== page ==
Tag Archives: featured

Sharp PC-G850 Serial over WiFi Module

YAEP (Yet Another ESP Powered Project): An ESP8266-12 powered WiFi module for the Sharp Pocket Computer via the 11-pin connector connects wireless to PCs for transfer of programs and data. The ESP8266 connects to your home WiFi or acts as an AP for initial configuration. The Serial port of the G850 becomes accessible via TCP on port 23. You can use telnet or netcat (nc) for simple direct transfers to/from the PC or use socat to create a virtual com port. The module supports 9600baud and shortens CTS/RTS and pulls these signals up to +5V, so you need to use XON for flow control. Please note: The G850 uses inverted serial protocol logic levels (i.e. logical “high” is represented by a “low” (0V) TTL level, logical “low” is represented by a 5V TTL level. The ESP8266 uses the SoftSerial library on GPIO 4 and 5, which supports inverted logic levelsRaw TCP is implemented without encryption on port 23. You can connect via telnet to receive or send data or programs but everyone on the same network can read the transferred data in clear textThe module does only support serial port communication (i.e. it does not emulate the CE-126 synchronous communication for print and cassette tape commands)In the TEXT/Sio/Format menu enable 9600 baud, 8N1 and no flow-control. End-of-file “1A” allows the G850 to stop listening when receiving a file. You can still send files without the end-marker, but need to interrupt the “load” command by pressing “ON/BREAK”. The received text will be in the editor. Sleep…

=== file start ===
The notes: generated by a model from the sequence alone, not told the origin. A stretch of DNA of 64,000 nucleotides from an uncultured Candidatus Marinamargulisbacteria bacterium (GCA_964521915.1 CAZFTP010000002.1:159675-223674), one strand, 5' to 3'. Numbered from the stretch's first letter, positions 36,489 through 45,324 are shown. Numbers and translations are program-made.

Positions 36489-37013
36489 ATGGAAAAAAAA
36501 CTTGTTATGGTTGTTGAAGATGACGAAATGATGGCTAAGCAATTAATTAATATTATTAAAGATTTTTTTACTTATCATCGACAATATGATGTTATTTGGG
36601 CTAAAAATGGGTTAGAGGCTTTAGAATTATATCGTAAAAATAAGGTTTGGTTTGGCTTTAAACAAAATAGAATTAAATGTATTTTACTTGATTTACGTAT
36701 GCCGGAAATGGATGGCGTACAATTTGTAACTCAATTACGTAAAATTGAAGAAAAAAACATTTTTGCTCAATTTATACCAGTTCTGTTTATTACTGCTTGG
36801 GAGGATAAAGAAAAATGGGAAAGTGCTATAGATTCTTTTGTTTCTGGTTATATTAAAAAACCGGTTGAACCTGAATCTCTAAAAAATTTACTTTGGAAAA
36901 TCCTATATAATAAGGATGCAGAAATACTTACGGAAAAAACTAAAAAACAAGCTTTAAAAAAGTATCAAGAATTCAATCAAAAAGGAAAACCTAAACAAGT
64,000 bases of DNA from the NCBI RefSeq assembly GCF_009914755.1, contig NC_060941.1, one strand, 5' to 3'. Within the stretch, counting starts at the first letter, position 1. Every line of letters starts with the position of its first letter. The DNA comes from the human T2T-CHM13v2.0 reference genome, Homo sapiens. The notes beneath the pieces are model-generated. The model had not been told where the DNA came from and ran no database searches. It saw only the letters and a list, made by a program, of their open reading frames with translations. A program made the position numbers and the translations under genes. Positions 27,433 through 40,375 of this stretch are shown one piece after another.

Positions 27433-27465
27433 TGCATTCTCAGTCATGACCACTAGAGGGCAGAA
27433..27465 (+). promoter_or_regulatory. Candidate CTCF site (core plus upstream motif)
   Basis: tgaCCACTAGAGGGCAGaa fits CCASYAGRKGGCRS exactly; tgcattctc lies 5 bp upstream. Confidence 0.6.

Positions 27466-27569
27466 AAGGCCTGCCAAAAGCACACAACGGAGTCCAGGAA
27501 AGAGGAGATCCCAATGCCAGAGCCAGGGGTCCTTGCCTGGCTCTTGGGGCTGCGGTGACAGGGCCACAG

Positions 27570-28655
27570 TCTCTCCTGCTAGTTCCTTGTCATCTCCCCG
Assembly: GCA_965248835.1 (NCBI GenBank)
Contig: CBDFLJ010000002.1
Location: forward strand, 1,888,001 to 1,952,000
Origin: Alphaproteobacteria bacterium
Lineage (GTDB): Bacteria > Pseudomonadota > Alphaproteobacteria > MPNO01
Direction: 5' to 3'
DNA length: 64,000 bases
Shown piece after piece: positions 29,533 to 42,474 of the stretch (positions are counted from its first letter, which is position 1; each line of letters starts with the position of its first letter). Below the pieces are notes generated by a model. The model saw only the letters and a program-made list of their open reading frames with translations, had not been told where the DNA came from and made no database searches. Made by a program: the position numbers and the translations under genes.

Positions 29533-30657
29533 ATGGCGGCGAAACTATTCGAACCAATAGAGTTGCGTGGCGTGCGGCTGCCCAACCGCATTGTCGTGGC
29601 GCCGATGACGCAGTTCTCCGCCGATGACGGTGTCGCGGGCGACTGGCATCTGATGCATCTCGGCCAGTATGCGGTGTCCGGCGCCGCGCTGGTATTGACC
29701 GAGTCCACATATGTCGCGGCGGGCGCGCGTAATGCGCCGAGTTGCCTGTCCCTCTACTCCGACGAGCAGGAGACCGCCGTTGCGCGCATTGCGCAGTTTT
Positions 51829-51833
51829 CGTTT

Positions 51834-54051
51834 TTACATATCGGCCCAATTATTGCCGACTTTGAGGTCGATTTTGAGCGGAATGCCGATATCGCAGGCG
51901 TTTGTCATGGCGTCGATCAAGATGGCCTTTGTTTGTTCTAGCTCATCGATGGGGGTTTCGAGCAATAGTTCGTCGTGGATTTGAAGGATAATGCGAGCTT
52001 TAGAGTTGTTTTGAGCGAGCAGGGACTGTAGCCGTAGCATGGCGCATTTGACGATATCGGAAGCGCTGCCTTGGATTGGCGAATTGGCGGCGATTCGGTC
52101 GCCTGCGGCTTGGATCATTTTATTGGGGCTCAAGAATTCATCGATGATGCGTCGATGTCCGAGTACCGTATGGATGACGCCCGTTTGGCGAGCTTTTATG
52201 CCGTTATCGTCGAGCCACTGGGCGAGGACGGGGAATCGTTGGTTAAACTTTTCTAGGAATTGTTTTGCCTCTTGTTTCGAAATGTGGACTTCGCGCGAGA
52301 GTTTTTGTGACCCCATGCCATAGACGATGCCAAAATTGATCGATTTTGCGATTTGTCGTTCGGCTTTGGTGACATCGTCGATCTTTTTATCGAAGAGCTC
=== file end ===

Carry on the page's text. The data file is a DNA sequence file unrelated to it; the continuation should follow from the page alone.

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Vertical Pinball Machine

Vertical Pinball Machine Parts: Windows 10Pinball FX3 (Steam)34” QHD Ultra Wide 1440p Monitor (Samsung LS34J550WQUXEN)7”Screen Display 1024*600 LCD MonitorRadeon RX590Dell Optiplex 3020 (8GB RAM, 3.2GHz i5-4570Inductive Plunger (allows trick shots)2x45W Stereo, 68W SubwooferOak case ArchitectureThe vertical Pinball machine was build on a Windows 10, Optiplex 3020 (i5) with 8GB RAM and a 16GB Radeon RX 590 (8 GB GDDR5). The Dell Optiplex shows a BIOS error when the front cover is not connected (and I threw it away before realizing I should have kept the cable). So I added an additional Arduino that emulates a keyboard and sends an “F2” keystroke 5 seconds after power-up. I am particular proud of the inductive plunger, which allows skill shots without use of a linear potentiometer (no wear!). You can Google “Arduino Inductance LM339” and will find good description of how to do it. Schematics and board can be found in the resource section. One problem remains unsolved: I need an external keyboard to shutdown windows. I did not want to mess with any software that maps keystrokes, so at the end of the gaming night, I pull out a little wireless keyboard and shutdown Windows. No enough of an inconvenience to warrant drilling another hole in the cabinet. CabinetI ordered a kitchen worktop (2m x 0.9m x 2cm), cut it into 12cm wide boards of 2cm thicknes and various lengths, halved the thickness to about 8mm (thereby doubling the number of boards), glued the boards together to form 8mm thick sheets and cut the sides of the…

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